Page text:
Outgoing Dutch Ambassador to Macedonia, Marriët Schuurman, also spoke to BIRN openly about the use of violence to “shut people up” in Macedonia, in particular expressing deep concern about how acceptable such practices had become in the country.
Schuurman says Macedonia faces serious problem when it comes to the rule of law: “Citizens no longer feel protected by the authorities who, under the constitution, should protect their rights, and particularly those minorities.”
Traveling duo Jürgen Horn from Germany and Mike Powell from the United States wander around the world by picking a country and staying there for three months, or about 91 days. During their three-month stays, the two globe-trotters attempt to experience life in their new location more thoroughly than a regular tourist and relate their experiences in a blog, saying they plan on eventually authoring e-books on the subject.
Horn and Powell have visited lands on different continents, from Japan to Yucatan, from Idaho to Iceland and Istanbul, with Sri Lanka and many others in between. Currently, they are exploring and writing about Macedonia, providing multimedia notes on the small southeast European country's cities and towns, places related to culture, history and nature. The duo's journey can be followed on social networks and their blog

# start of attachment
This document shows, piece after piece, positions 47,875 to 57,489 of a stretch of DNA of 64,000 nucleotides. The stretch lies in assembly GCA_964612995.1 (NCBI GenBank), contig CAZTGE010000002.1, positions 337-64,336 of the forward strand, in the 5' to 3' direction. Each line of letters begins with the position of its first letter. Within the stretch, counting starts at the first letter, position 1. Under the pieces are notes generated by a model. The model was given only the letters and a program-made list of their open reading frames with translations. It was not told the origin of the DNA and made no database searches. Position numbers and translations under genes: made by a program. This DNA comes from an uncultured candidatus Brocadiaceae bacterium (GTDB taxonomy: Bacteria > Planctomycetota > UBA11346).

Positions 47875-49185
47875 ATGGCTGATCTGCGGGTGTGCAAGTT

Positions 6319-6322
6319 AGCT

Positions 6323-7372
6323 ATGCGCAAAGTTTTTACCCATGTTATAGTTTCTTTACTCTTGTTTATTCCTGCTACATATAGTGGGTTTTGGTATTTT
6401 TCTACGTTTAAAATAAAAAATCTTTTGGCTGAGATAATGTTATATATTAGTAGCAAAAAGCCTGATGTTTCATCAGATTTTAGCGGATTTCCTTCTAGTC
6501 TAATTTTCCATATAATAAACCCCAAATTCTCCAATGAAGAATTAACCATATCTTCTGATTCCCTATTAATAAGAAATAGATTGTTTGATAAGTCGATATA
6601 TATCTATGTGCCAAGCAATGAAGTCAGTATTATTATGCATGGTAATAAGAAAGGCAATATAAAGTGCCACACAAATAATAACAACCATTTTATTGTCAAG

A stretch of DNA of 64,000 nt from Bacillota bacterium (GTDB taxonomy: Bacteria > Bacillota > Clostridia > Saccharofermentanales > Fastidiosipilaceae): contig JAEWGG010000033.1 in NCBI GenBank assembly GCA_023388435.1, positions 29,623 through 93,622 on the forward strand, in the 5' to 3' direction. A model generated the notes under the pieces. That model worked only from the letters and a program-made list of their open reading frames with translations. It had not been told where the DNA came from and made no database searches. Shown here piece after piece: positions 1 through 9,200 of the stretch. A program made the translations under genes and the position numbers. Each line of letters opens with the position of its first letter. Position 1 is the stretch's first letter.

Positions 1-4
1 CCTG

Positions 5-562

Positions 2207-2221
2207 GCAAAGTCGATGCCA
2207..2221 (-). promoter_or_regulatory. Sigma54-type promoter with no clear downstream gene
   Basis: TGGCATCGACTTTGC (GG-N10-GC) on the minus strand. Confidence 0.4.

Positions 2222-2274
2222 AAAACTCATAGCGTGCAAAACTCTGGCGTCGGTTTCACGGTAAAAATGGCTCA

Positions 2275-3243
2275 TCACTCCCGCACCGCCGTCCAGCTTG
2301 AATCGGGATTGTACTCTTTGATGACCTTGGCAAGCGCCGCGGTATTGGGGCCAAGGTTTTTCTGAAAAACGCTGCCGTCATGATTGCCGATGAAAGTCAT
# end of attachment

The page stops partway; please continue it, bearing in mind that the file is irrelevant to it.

— For 91 Days (@for91days) September 1, 2014
Police harassment of media seems to have become a regular occurrence in Macedonia, which has included the detainment and sentencing of some journalists in the country. On August 25, 2014, Macedonian Nova TV journalists were harassed and “stopped from doing their jobs” by police officers while covering protests held in front of the Customs building in Skopje.
In May 2014, there were no consequences for the Macedonian police officers who strong-armed journalists into erasing footage of arrests during riots in the ethnically-charged protests in Skopje. After a complaint was filed by journalists involved in the incident, the Minister of Interior stated that all 34 policemen engaged in the action were interviewed and not one reported such incident. Nova TV compared the metadata in the Word document sent as statement by deputy minister [mk] at the time and calculated that each interview and the compiling of written statements had taken about 7 minutes per policemen, consecutively. Nevertheless, the official investigation of the incident was closed.